Diehl Receives National Award For Inspiring Students
Anna Mae E. Diehl, MD, the Florence McAllister Professor of Medicine and professor in Molecular Genetics and Microbiology, was recently named to receive the Elizabeth Hurlock Beckman Award, a national award given annually by the Elizabeth Hurlock Beckman Award Trust.
The award is given to current or former academic faculty members who have inspired their former students to "create an organization which has demonstrably conferred a benefit on the community at large" or "establish on a lasting basis a concept, procedure or movement of comparable benefit to the community at large." It was established in 2008 by Gail McKnight Beckman to honor the memory of her mother, Elizabeth Hurlock Beckman, an educator and pioneer in the field of psychology.
Diehl, a hepatologist, is director of Duke Liver Center. A pioneer and international leader in the field of liver growth and pathobiology, she has conducted seminal research in many areas, including liver regeneration, the role of cytokines in liver disease and hepatocellular cancer. Over the scope of her career, she has educated more than 100 mentees — physicians and researchers who are now working across the globe.
“I was humbled to have been selected for this honor by the Beckman trust,” said Diehl. “Truly the best part of my academic career has been the opportunities I've had to work with talented and motivated young people who are passionate about making a difference in the world. My mentees make me proud. I follow their progress with great joy.”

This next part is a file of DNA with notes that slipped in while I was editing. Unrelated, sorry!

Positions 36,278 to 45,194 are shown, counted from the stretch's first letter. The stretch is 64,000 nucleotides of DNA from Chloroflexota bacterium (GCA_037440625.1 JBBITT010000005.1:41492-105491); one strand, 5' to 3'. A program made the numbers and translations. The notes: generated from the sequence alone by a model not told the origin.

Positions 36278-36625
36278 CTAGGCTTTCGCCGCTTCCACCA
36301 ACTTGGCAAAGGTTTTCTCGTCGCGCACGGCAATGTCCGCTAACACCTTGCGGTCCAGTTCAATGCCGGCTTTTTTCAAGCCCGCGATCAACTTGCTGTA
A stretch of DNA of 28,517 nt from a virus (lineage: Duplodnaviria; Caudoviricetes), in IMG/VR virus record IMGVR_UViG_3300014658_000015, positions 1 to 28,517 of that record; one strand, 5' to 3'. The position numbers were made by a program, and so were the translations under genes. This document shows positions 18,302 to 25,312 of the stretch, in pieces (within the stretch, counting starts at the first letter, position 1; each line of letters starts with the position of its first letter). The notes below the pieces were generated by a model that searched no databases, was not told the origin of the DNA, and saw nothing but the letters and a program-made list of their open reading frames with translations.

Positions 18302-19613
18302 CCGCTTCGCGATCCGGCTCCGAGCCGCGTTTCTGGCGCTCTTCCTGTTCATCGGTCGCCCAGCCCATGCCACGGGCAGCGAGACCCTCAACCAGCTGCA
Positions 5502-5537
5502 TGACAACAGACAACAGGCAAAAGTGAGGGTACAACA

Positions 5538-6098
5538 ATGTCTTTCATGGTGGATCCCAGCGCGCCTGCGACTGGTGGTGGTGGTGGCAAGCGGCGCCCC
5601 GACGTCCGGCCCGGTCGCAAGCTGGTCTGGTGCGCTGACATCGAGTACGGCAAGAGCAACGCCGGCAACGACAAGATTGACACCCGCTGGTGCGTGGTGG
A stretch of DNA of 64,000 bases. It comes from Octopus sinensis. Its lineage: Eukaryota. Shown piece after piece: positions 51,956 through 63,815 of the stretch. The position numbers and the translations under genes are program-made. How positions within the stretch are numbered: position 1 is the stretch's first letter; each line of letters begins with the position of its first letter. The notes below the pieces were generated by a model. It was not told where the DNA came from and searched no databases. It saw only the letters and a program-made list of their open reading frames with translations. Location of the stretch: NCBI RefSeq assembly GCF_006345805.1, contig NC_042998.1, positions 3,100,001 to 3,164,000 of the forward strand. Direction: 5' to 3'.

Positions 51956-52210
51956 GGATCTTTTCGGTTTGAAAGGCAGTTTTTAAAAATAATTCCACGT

Diehl was nominated for the award by mentees Manal Abdelmalek, MD, PhD, a hepatologist and liver transplant specialist at Duke, and Jude Oben, MD, PhD, an associate professor and consultant hepatologist at University College London, Institute for Liver and Digestive Health, and Royal Free Hospital.
When Diehl began her career in gastroenterology/hepatology, there were very few women in the field. Those who have worked with her say she has served as a role model for women entering the field.
“Paradigm-shifting scientific work that has contributed to care and management of patients with liver disease, as well as new developing therapies for such patients, is a pinnacle of success for any person, let alone a woman in academic medicine,” said Abdelmalek, who is partnering with Diehl in nonalcoholic fatty liver disease research. “Dr. Diehl has inspired all her students to think big and do great things for the field and the world around us.”
Oben, a post-doctoral fellow with Diehl when she was at Johns Hopkins University from 2001 to 2003, expressed his pride in “our academic mother.” He said that Diehl inspired his clinical and basic science work on raising awareness of obesity and its negative consequences on the liver.
Diehl has been the recipient of National Institutes of Health grants for many years and has authored more than 250 peer-reviewed articles. She has received numerous national awards, and in November of last year Diehl received both a Distinguished Alumni Award and a Distinguished Faculty Award from Duke.
Wells Fargo Bank, N.A, trustee, will present the Elizabeth Hurlock Beckman Award to Diehl, which comes with a one-time cash award of $25,000, at a ceremony on Nov. 3 in Atlanta, Georgia.